where k is a scaling factor and a controls the level of non-linearity in the head. This phenomenon is referred to as MR asymmetry (MRA) in the head. In a conventional read channel, the analog portion may have an MRA correction (MRAC) block **265** (FIG. 2A), which approximates the inverse transfer function needed to linearize the output of the read head. In particular, the following equation is the transfer function of an MRAC block that approximates the linearizing transfer function using a quadratic transfer function:

*y=k*_{2}*s−βs*^{2},

where k_{2 }is a scaling factor and the coefficient β is chosen to minimize the residual error in the MRAC block output compared to an ideal linear transfer function. As shown in FIG. 5A, the output of the VGA **220** of FIG. 2A is squared by the MRAC **265** at stage **520** and scaled at a multiplier **530** using the correction factor β before it is subtracted from the output of VGA **220** by adder **540**. This ensures that the input to the continuous-time filter (CTF) **225** is linearized. It is noted that the DC correction performed by the adder **240** of FIG. 2A is omitted from FIG. 5A for ease of illustration.

As indicated above, the present invention recognizes that the MRAC block **265** (FIG. 2) can alternatively be implemented in the digital domain, using samples generated by the analog-to-digital converter (ADC) **450**. This leads to the digital MRAC (DMRAC) block **455**.

FIG. 5B is a block diagram of an exemplary digital MRA correction block **455** (FIG. 4). This can also be implemented using the quadratic equation used by the analog MRAC block **265** of FIGS. 2A and 5A, but due to filtering in the analog domain before digitization by the ADC **450**, it might be beneficial to choose other (linear or non-linear) transfer functions to minimize residual error compared to linear output.

As shown in FIG. 5B, the output samples from the ADC **450** are squared by the DMRAC **455** at stage **560** and scaled at a multiplier **570** using the correction factor β before it is subtracted from the output of the ADC **450** by adder **580**. This ensures that the input to the DLPF **475** is linearized.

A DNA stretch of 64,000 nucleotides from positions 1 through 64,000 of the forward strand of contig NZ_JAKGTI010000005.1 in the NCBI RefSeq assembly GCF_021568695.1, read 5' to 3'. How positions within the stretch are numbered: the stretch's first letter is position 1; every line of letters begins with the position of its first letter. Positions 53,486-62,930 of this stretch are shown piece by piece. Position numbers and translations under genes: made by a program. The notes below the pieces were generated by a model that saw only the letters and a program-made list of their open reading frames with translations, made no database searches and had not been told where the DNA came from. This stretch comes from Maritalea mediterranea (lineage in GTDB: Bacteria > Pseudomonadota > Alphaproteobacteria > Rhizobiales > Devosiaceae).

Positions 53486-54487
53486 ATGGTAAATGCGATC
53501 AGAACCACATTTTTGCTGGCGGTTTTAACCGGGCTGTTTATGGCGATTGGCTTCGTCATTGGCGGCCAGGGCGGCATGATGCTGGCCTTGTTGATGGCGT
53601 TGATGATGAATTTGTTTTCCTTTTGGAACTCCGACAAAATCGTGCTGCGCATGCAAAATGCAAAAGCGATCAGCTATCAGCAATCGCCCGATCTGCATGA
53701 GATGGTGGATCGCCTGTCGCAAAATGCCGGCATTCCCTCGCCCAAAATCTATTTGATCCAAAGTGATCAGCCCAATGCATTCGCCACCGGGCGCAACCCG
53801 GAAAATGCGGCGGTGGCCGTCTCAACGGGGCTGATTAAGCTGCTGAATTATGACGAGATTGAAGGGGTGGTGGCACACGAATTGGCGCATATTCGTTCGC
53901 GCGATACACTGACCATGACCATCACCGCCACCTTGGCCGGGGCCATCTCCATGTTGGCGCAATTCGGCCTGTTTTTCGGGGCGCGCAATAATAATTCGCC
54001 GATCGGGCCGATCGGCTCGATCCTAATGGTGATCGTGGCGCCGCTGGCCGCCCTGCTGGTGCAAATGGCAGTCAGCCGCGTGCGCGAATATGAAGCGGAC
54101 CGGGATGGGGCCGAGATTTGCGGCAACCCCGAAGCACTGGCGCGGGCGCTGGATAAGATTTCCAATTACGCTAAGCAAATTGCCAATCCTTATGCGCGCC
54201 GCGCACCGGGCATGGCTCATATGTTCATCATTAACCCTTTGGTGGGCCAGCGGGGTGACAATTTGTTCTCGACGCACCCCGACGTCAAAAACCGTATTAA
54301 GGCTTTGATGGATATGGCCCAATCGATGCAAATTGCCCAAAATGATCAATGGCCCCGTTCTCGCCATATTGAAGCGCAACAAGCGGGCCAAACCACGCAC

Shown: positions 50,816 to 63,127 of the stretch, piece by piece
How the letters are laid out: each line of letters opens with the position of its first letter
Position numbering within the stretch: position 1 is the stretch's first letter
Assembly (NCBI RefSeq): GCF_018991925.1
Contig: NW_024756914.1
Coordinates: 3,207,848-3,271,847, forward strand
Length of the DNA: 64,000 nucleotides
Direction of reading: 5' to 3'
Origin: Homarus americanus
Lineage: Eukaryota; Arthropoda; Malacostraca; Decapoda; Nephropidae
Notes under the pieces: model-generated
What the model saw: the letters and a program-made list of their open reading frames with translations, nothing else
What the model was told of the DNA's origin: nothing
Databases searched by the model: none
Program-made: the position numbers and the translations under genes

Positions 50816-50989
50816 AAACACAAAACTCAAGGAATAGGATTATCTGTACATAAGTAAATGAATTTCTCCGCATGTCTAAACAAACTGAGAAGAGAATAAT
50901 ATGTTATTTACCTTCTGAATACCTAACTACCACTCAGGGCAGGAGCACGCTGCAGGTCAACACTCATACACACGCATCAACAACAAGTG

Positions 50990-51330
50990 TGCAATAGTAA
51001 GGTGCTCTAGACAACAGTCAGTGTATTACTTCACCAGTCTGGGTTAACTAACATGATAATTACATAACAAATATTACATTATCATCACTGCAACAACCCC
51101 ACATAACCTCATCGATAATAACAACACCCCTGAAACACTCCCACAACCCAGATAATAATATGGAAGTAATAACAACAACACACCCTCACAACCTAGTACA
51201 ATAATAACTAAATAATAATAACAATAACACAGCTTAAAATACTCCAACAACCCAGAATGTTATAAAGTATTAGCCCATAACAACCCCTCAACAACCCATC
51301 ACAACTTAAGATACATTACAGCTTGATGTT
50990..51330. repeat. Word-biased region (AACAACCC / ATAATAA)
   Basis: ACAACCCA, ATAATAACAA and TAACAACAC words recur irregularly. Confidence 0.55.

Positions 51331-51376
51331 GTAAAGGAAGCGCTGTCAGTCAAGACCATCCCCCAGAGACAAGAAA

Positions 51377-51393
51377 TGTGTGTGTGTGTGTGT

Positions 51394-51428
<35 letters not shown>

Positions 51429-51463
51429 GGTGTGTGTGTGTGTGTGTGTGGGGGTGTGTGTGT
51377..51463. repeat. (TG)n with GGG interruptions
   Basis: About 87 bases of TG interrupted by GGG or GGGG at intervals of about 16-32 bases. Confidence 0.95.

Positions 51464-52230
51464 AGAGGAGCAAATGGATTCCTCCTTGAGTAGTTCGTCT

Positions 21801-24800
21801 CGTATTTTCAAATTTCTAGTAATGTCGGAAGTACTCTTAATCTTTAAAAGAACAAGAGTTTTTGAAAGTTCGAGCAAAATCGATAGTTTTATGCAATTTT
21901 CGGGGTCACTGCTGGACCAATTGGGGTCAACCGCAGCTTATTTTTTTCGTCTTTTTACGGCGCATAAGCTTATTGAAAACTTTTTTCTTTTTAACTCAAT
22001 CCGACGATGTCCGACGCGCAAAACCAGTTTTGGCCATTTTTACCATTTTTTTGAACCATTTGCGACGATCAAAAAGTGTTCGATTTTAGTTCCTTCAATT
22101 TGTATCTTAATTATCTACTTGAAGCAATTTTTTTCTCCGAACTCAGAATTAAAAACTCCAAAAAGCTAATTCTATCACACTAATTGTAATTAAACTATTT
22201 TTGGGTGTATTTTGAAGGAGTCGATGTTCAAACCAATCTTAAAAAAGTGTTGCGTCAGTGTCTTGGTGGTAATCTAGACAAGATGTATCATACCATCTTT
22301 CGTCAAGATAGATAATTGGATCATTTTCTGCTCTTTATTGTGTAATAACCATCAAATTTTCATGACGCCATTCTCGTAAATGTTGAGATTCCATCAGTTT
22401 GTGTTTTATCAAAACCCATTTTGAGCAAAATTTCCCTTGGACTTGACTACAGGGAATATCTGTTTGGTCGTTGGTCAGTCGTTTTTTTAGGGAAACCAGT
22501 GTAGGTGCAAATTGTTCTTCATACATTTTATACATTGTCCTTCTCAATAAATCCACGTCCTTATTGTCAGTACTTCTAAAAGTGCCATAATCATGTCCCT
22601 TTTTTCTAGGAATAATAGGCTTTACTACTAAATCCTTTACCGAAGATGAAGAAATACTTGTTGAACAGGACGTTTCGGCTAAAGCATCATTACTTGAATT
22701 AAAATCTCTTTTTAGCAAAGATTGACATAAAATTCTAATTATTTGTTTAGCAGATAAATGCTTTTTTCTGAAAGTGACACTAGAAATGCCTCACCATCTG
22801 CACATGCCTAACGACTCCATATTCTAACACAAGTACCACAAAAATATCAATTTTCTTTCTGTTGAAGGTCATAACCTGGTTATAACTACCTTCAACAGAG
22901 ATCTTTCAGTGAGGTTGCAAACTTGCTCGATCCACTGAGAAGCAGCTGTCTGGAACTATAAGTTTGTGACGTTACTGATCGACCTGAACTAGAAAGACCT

FIG. 6 illustrates an alternate exemplary data detection system **600** incorporating various aspects of the present invention, including a fractionally spaced DFIR filter **670**. Generally, the fractionally-spaced equalization embodiment of FIG. 6 provides improved performance through the adaptation of the filter coefficients, as discussed further below in conjunction with FIGS. 9A and 9B. In addition, as discussed hereinafter, the fractionally-spaced equalization embodiment of FIG. 6 optionally employs an analog CTF **625** to perform a portion of the total filtering requirement. In the exemplary embodiment, the oversampling rate is N=2, but other oversampling ratios can be chosen, where N is either an integer (for example 4) or non-integer (for example 1.5) larger than 1. The data detection system **600** includes an analog front end that receives an analog input signal **610** via AC coupling **615**, in a similar manner to the data detection systems **100**, **200**, **400** of FIGS. 1, **2**A and **4**. In addition, the output of AC coupling **615** is amplified using a variable gain amplifier **620**, governed by a gain feedback value **622** that is provided by a feedback loop **660**, in a similar manner to FIG. 1. The amplified input **624** is summed with an offset value **642** using a summation element **640**. Offset value **642** is provided by a feedback loop **660**, in a similar manner to FIG. 1.